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Utah doctors hope bringing awareness to chronic illnesses could be COVID-19 'silver lining'

Staff, patients and advocates of the Bateman Horne Center display messages of support and hope for people suffering from chronic post-viral illnesses during a #MillionsMissing virtual event on Tuesday, May 12, 2021.

(Courtesy of Bateman Horne Center, via Zoom)


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SALT LAKE CITY — The COVID-19 pandemic has brought more attention to several chronic diseases that can develop after people suffer viral infections, advocates of the conditions say.

Utah patients and advocates of the post-viral conditions gathered for a "#MillionsMissing" virtual event over Zoom Wednesday.

A diagnosis of myalgic encephalomyelitis/chronic fatigue syndrome, also known as ME/CFS, or fibromyalgia can mean people are missing from their own lives due to the symptoms of their disease, according to the Bateman Horne Center, a Salt Lake City clinic dedicated to supporting patients and studying the conditions.

About 80% of people who are diagnosed with those conditions contract them after suffering a viral illness, according to the Bateman Horne Center. Dr. Lucinda Bateman, the center's medical director, recently published research estimating that up to 10% of people who experience long-term symptoms from COVID-19 could go on to develop a chronic illness.

Bateman said even though the pandemic has been difficult, she is hopeful that COVID-19 might bring more attention and awareness to the chronic conditions.

"I've had a hard time being discouraged this past year. I just keep getting more and more hopeful," she said.

Participants in Wednesday's event held up pairs of shoes along with messages of hope and support to commemorate people who are missing from their lives due to a chronic illness such as ME/CFS or fibromyalgia.

Several patients were invited to read poems about their experiences with their illnesses.

Lisa O'Brien, a self-styled COVID-19 "long-hauler" who experienced long-term symptoms after being diagnosed with the disease, said long-haulers share a lot in common with people who suffer from ME/CFS.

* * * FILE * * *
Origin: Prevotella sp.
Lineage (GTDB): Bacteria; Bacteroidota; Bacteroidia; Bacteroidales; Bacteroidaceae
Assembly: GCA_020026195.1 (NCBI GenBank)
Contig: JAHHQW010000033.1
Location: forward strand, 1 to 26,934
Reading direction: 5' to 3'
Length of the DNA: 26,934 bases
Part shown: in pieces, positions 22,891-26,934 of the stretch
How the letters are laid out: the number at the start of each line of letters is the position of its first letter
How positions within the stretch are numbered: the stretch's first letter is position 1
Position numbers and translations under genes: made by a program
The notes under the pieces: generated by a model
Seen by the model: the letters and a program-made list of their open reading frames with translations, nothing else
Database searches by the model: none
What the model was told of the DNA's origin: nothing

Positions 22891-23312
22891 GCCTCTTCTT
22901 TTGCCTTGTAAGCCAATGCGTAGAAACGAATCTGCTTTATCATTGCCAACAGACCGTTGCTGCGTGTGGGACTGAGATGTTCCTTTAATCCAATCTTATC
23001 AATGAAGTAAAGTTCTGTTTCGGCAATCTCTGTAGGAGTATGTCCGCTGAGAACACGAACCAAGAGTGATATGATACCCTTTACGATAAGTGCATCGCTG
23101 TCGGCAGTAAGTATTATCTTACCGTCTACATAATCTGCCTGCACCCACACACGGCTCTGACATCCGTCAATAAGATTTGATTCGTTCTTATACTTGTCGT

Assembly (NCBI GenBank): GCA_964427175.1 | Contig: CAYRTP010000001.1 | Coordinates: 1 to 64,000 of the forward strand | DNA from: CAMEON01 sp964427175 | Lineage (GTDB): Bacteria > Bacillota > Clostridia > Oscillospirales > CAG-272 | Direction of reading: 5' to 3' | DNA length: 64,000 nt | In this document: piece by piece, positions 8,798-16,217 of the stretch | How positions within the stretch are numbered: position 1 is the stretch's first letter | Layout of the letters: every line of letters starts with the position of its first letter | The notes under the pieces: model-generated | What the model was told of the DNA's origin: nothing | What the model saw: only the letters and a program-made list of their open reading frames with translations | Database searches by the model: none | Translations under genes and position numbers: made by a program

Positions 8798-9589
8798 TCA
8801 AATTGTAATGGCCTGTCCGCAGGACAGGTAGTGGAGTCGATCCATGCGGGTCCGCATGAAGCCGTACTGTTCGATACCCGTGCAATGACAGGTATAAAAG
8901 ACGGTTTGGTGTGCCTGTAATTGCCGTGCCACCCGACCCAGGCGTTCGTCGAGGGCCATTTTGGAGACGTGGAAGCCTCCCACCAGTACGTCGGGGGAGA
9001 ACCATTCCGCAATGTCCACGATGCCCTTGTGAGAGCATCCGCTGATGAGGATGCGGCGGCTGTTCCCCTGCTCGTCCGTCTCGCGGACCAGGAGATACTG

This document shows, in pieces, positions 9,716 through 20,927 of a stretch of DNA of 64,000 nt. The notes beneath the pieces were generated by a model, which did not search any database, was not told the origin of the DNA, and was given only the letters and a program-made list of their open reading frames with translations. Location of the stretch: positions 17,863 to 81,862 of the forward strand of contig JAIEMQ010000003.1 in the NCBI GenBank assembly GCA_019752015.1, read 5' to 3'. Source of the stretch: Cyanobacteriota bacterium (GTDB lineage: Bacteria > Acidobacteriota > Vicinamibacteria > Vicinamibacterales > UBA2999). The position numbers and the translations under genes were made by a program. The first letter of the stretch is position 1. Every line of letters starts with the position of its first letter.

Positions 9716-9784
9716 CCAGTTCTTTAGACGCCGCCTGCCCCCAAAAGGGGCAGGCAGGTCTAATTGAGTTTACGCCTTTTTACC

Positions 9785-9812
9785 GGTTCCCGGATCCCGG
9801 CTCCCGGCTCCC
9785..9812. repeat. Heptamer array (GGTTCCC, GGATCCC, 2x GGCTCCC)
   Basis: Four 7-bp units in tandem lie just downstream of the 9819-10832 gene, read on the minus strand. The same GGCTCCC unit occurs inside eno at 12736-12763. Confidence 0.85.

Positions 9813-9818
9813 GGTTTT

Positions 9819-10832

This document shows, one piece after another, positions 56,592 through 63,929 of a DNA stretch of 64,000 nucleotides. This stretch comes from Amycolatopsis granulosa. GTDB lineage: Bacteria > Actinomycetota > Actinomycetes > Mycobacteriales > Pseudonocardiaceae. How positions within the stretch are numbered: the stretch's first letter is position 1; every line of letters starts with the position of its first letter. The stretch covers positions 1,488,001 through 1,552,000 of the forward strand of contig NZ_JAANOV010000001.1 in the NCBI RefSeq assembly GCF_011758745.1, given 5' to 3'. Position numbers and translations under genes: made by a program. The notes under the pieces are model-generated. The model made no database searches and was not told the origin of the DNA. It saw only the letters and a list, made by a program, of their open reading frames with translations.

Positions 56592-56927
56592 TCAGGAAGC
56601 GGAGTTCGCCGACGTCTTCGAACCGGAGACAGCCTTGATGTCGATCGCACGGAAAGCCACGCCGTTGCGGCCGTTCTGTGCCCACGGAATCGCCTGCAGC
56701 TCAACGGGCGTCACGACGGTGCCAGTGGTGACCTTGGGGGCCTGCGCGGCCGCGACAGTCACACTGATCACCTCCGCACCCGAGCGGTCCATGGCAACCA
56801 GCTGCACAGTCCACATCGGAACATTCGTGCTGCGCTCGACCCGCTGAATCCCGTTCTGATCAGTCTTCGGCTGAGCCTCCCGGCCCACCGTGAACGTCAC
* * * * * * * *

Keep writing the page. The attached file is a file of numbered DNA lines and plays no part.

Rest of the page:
"Like you, we've been fighting to be heard," she said during the event.

O'Brien was diagnosed with COVID-19 in March 2020 and experienced symptoms long after two weeks, when most people who contract the disease have recovered. But people wouldn't believe her and didn't take her seriously when she said she was still sick.

Six weeks into her COVID-19 diagnosis, she found other people who were going through the same thing, and she founded a Utah COVID-19 long-haulers support group.

It was almost a year before she was finally diagnosed with a chronic illness, O'Brien said.

That felt like an eternity for her, she said. But she now knows she was lucky to get diagnosed within that time frame, because it often takes much longer for patients to get a diagnosis for such an illness, O'Brien added.

If only one good thing comes from the COVID-19 pandemic, O'Brien said she hopes it will be more awareness and research into ME/CFS, fibromyalgia and other chronic post-viral conditions.

She thanked the Bateman Horne Center for their work in the field.

"We would seriously be lost without this support, so thank you," O'Brien said.

The Bateman Horne Center is continuing to research and collect data related to ME/CFS, fibromyalgia and long-term COVID-19, said Dr. Suzanne Vernon, the center's research director.

The center is studying long-term COVID-19 and how it relates to people who are otherwise healthy, Vernon added. There are also three ongoing clinical trials at the center related to studying fibromyalgia, she said.

"We're very busy and excited about all the research that is going on," Vernon said. "It's kind of sad that it took a pandemic to bring fibromyalgia and ME/CFS to the forefront… but that's the silver lining of the pandemic."

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